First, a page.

Wednesday, June 26, 2019

African Lily in full bloom.

Melanie Dool’s gardening column in association with Orchardstown Garden Centre

GARDEN shows started in April and peaked in the last week of May with Chelsea but there will be smaller shows continuing during the summer, and even if you do not visit them, they will be featured on the TV all the time, showing their magnificent floral displays, which is geared to excite you into trying to emulate something similar in your garden.



Displays of fruit and vegetables at shows, though admirable, really do not motivate me at all but seeing those flowers in their perfection does have me taking notes of those varieties that catch my eye and when I return home I work out where to plant them. Some of the flowers might come from trees and shrubs but the vast majority that spark my interest are those herbaceous perennials that flower during the summer months and I will include a brief description of some types that you might enjoy too.


Bearded Iris

There are so many iris types that their descriptions can run for a number of pages but here we are dealing with the German or bearded Iris which takes pride of place during their peak flowering time from April to June. They all have large blousy blooms in a single colour or more commonly in a combination of colours and when they are finished flowering they should be lifted every three years, divided up and replanted near the surface again where the heat will encourage next year’s flowers.


African Lily

These strappy leaved tropical looking plants officially called Agapanthus are easy to grow and tolerate a range of conditions, including coastal areas and produce a white or blue flowering cluster on top of a stem during the summer months. While there are many new varieties in various shades of blue, it does not matter which type you get as they are all very good.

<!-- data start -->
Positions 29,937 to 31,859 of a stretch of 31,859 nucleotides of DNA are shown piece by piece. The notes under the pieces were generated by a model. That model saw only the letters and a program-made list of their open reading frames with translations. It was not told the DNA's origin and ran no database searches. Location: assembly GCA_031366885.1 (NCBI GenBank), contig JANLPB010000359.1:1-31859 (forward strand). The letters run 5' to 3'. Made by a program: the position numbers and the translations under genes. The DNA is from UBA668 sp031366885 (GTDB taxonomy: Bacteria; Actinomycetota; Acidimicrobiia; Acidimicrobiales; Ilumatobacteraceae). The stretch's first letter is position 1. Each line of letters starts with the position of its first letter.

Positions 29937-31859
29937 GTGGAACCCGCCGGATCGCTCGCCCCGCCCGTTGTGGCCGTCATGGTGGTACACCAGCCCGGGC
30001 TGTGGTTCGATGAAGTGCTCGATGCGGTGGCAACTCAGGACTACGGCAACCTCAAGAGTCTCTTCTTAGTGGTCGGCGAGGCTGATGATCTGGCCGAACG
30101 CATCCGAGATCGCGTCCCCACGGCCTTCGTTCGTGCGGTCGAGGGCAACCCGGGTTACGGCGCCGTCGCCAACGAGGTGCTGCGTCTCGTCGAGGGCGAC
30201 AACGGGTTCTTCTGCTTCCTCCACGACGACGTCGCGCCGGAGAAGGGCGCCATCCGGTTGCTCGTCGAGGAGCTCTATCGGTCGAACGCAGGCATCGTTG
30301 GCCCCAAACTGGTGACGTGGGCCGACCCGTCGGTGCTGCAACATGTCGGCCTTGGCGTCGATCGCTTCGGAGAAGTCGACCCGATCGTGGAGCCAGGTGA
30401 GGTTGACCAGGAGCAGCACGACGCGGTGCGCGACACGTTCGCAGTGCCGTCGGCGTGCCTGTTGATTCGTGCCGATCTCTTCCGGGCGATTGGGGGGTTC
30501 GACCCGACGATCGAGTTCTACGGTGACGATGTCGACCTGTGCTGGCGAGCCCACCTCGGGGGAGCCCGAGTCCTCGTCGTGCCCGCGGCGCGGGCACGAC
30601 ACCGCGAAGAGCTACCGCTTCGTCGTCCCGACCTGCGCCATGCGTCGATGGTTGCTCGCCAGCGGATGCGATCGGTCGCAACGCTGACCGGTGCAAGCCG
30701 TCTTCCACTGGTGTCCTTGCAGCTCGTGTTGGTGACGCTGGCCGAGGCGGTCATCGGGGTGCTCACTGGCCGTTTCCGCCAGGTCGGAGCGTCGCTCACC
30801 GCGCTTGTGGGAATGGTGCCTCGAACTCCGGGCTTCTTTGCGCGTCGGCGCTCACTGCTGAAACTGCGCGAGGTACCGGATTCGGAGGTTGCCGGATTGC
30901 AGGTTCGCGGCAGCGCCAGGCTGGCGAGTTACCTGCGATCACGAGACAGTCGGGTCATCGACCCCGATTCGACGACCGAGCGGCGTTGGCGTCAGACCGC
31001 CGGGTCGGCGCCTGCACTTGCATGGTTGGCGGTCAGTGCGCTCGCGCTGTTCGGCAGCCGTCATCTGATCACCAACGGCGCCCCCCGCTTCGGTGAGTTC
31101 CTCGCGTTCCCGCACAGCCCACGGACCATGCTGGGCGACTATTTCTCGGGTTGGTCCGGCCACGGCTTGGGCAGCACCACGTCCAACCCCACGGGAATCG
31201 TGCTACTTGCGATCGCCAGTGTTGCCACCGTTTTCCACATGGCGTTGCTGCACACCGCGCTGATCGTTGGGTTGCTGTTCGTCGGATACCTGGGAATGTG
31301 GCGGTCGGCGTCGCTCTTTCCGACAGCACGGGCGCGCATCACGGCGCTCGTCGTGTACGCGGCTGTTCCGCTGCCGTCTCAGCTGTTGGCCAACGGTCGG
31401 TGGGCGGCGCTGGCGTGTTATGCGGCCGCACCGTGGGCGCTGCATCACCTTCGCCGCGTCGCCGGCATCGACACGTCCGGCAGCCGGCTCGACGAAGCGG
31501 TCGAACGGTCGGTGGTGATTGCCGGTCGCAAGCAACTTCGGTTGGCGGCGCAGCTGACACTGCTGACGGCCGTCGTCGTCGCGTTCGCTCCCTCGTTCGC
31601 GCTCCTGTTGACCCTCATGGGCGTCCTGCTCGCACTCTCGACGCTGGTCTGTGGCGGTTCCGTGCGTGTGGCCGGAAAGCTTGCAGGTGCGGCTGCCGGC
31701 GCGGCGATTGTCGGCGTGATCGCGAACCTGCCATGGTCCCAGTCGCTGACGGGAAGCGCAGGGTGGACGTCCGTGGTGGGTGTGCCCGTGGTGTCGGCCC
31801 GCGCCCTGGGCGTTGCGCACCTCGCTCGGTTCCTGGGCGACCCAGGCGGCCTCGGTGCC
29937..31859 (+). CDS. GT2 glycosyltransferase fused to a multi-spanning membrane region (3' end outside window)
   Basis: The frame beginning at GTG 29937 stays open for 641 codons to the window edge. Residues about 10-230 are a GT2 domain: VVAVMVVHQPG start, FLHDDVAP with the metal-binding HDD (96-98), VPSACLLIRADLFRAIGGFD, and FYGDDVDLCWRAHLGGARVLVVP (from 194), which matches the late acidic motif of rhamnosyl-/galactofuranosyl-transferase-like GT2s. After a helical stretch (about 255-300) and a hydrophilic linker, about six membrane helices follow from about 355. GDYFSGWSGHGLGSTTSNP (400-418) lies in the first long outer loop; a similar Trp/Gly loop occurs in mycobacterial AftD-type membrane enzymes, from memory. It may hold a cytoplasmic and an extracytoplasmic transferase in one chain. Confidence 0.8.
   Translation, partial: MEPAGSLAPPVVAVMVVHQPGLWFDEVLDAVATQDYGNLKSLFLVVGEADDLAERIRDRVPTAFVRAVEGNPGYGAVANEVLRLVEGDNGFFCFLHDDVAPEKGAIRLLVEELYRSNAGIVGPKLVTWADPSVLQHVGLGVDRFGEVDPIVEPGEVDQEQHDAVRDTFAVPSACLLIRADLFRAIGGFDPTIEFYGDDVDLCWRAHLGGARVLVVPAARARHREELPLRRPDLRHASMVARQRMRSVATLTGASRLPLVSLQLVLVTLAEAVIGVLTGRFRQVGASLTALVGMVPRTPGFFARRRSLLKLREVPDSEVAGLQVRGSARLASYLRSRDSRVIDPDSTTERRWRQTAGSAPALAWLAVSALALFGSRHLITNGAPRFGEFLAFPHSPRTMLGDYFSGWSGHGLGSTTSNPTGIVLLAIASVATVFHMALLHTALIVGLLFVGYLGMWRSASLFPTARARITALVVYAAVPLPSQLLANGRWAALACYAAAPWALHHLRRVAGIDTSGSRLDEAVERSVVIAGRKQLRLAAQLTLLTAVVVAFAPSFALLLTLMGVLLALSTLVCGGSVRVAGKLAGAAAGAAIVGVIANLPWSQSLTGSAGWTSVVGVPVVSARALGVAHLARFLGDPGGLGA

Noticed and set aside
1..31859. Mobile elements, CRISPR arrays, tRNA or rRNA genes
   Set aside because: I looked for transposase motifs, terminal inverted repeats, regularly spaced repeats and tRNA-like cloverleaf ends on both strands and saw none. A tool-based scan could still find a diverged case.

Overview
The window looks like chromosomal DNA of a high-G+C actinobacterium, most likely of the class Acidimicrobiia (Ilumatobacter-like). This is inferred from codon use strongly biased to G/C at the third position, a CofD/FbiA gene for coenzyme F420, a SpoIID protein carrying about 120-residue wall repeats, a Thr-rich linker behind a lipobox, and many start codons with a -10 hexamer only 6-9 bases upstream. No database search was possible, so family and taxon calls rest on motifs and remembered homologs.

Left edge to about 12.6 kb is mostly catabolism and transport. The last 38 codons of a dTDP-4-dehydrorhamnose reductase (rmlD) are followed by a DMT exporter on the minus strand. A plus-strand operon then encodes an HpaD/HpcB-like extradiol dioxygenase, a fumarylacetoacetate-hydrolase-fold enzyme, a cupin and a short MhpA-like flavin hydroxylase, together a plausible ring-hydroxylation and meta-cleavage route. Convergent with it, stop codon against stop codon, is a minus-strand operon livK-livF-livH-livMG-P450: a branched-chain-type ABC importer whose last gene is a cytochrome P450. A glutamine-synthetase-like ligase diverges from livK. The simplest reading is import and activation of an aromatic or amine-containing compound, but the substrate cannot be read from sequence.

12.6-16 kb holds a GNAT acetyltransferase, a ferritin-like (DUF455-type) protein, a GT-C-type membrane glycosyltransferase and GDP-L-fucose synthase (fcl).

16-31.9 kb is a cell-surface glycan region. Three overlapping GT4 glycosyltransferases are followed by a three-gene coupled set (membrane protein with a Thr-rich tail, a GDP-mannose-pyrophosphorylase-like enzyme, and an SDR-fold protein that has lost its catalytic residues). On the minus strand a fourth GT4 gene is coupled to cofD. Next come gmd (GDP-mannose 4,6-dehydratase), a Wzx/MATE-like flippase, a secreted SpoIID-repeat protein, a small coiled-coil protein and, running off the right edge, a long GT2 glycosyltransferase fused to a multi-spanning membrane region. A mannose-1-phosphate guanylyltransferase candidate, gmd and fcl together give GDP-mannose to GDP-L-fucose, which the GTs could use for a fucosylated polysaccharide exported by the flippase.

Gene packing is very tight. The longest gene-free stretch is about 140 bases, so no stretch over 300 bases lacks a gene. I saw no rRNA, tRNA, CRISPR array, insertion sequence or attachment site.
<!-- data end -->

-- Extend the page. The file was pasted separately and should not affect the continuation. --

The common name of many plants are more attractive than the official name but we need both at times to know what plant we are talking about and this plant is also known as Digitalis. It is a very easy plant to grow and happy in areas that are more shady and moist where they might even sow themselves and increase the number of plants to provide a larger drift of colour in time. You can grow your own plants from seed now.


Baby’s breath

This is a favourite flower found in bridal arrangements and has light foliage and loose clusters of small white flowers during the summer months. It provides a change of interest within the normal heavier foliaged perennials and should be cut regularly for indoor displays in order to keep it in shape and produce additional blooms.



These plants are hard to resist and are one of the most popular herbaceous perennials and it is easy to see why, as they have tall majestic flower spikes in numerous colours and flower to profusion. In recent times their over exuberance in flower and growth has resulted in them becoming short lived plants, sometimes prone to green fly attack but their popularity continues. You can grow your own plants from seed now.



This is a native plant which has become a welcome addition to the garden and as you can imagine is hardy and tough with a long flowering period from spring until the frosts arrive in late October. The frilly edged pincushion blue or white flowers last well indoors and can be dried for additional winter interest.



The mild winter and spring has thrown up a number of unexpected concerns in the garden, and these include the fact that large numbers of wildlife have survived and they have multiplied. It follows that they are on the lookout for food and are happy enough to help themselves to your plants. The most annoyed group are the fruit and vegetable gardeners who see larger than normal numbers of pests including birds, slugs, greenfly and caterpillars ruining their crops unless they are as well protected as Fort Knox.  We grow our own fruit and vegetables and have increasingly had to provide more protection from pests over the years, but do not bother with other plants as we have a tolerance level and are not too concerned about pests having a chew as there is no long term damage.

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By Melanie Dool
Contact Newsdesk: 051 874951

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